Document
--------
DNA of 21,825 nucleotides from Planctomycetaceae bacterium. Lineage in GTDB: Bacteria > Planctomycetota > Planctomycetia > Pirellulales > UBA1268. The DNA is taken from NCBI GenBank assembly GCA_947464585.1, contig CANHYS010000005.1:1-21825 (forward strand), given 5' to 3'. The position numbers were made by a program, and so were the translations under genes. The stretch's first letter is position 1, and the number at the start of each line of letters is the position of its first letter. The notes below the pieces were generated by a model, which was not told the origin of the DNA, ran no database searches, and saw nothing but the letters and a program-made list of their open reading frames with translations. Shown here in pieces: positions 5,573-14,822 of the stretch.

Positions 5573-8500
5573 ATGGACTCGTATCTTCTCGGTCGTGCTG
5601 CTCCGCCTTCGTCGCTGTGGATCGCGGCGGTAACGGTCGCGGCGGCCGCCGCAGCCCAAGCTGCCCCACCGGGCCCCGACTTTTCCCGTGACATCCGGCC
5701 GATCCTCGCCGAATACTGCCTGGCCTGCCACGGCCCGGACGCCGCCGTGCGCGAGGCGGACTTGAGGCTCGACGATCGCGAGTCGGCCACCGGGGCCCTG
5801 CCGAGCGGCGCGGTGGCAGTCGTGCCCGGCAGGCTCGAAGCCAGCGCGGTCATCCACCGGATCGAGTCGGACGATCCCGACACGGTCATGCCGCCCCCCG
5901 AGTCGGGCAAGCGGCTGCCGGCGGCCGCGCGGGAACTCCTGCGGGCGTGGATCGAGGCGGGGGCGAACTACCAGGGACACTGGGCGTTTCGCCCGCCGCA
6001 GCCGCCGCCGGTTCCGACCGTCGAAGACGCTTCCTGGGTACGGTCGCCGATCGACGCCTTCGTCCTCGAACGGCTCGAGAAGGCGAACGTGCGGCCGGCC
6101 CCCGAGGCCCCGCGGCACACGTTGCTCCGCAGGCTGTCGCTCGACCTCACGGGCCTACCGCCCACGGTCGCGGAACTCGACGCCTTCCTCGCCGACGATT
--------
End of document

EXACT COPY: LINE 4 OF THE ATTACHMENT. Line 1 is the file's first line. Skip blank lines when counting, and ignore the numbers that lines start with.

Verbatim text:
5601 CTCCGCCTTCGTCGCTGTGGATCGCGGCGGTAACGGTCGCGGCGGCCGCCGCAGCCCAAGCTGCCCCACCGGGCCCCGACTTTTCCCGTGACATCCGGCC